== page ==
For the past decade, a scheme run by the National Literacy Trust in association with the Booker Prize Foundation has taken quality fiction - and authors - into almost 100 UK prisons, helping to democratise the enjoyment of reading and strengthen literacy skills
Alan Smith, Prison Library Coordinator for Staffordshire’s seven prisons, can still remember his first phone call with the National Literacy Trust, some 10 years ago. Would it be possible to get a group of young people in HMP/YOI Brinsford, near Wolverhampton, to meet in the library and read a Booker-shortlisted novel?
As Smith, one of the founders of the Books Unlocked scheme, recalls, ‘The book was Stephen Kelman’s Pigeon English and the reading group experience was life-changing for all involved. As we read and discussed the novel, social barriers were broken, a sense of connection and trust was established within the group and, by the final page, friendships had been formed and a better understanding of ourselves as individuals and readers had emerged.’
Kelman’s visit was the start of the Books Unlocked project. The idea was simple: people in custody should have access to quality literature, to support their development as readers and ensure they are part of a wider cultural conversation. That first event was a huge success, and Books Unlocked hasn’t looked back since.
We now promote reading in 95 prisons a year across the UK, Northern Ireland and the Republic of Ireland and have donated more than 15,000 books to prison reading groups. On a nightly basis, we broadcast serialised Booker titles into 80,000 cells via National Prison Radio. Listeners are encouraged to write to us and request a physical copy of the book, which is then sent directly to them.
Books Unlocked is now a literary movement working across the criminal justice sector, with the support of prison librarians, officers and reading champions throughout the prison estate.
Why is it so important? Because 60 per cent of the prison population has a problem with literacy. The majority have some reading skills but have never found their feet as readers. Books Unlocked brings fantastic books into the cells and lives of these individuals. It brings books alive with radio shows, reading groups and author visits. It democratises the enjoyment of reading. This, in turn, strengthens the literacy skills of people in prison, boosting employment opportunities and life chances on release.
Generous book donations from the publishing industry have expanded our reach, as have prison visits by brilliant Booker authors. Writers such as Sarah Waters, Salman Rushdie, Jim Crace, Elif Shafak and Max Porter have met reading groups and been interviewed on National Prison Radio. The National Literacy Trust’s Patron, Her Majesty The Queen Consort, is a great supporter of the programme and has visited reading groups in HMP Brixton and HMP Styal. She also took part in a memorable reading group discussion, broadcast on National Prison Radio.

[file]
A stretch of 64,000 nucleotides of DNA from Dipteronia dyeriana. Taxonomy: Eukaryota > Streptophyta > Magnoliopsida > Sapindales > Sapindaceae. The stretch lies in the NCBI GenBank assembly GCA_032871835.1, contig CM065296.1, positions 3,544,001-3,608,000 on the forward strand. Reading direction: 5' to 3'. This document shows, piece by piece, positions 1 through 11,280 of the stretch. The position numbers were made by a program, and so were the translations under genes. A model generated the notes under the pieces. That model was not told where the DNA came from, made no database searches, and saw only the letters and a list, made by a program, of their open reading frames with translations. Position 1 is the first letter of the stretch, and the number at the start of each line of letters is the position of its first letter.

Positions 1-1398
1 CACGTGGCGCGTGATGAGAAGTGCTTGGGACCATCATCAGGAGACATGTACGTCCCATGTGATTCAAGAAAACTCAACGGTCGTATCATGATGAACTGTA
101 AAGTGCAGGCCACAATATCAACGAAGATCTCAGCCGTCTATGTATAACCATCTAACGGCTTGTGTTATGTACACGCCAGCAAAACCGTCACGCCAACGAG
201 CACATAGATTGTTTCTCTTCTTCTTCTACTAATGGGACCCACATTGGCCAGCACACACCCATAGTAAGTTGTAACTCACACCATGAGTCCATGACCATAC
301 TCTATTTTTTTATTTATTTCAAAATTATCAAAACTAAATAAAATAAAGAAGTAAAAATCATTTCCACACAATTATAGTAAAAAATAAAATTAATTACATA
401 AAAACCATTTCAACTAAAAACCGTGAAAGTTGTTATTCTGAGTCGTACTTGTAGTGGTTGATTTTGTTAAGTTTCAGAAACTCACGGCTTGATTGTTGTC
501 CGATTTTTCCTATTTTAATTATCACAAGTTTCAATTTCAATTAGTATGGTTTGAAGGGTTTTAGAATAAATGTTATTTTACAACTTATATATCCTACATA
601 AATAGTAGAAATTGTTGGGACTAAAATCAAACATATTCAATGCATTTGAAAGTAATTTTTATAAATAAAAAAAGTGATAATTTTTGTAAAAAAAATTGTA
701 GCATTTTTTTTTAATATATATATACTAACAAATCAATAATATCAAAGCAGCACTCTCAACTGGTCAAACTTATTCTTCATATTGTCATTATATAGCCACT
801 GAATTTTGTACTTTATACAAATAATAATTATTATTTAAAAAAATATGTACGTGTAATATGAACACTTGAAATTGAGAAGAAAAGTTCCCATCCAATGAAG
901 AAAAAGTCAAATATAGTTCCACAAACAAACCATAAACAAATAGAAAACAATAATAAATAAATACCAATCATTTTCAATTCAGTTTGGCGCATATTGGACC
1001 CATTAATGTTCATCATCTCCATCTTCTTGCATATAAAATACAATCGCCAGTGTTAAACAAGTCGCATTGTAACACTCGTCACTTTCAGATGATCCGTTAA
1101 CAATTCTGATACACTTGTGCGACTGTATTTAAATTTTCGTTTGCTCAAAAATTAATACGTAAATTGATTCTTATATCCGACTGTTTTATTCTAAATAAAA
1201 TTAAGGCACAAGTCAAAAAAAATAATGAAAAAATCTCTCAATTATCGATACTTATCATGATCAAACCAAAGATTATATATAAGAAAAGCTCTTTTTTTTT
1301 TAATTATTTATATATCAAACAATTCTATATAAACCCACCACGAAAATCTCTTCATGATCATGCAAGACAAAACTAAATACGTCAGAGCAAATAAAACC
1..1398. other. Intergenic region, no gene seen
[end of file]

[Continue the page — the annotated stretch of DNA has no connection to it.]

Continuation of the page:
They tell us that Books Unlocked has not only improved their literacy skills, but has also helped their wellbeing and given them opportunities to build friendships in what, for many, are painfully isolated circumstances. ‘Being part of Books Unlocked provides me with great escapism,’ one individual told us. ‘Meeting other like-minded people in the library to discuss books makes me feel that I’m not in prison.’
During the pandemic, when people in prison were spending up to 23 hours a day in their cells and prison cultural and education services stopped, Books Unlocked continued. Our team posted books from their homes directly to prisons, continued to broadcast directly into cells and maintained a steady stream of activities, which were a literacy lifeline for many.
Each year we evaluate the programme, asking those in custody what it has done for them. Over 10 years, we have heard powerful and consistent stories telling us about the value of becoming a reader in prison. One individual told us: ‘When I get released, I’m going to go to the library, which I’ve never done before.’
We are incredibly grateful to the Booker Prize Foundation for its generous and enthusiastic support of this vital programme, as well as to prison librarians, without whom Books Unlocked couldn’t operate. They often tell us just how big an impact the scheme has had on people in prison.
‘The most valuable thing about Books Unlocked is being able to say, “No you don’t have to bring it back, that’s your book,”’ one librarian told us. ‘Many of them come back and talk to us about the book or will tell us that they have passed it to another individual, along with a recommendation to read it.’
Jonathan Douglas is Chief Executive of the National Literacy Trust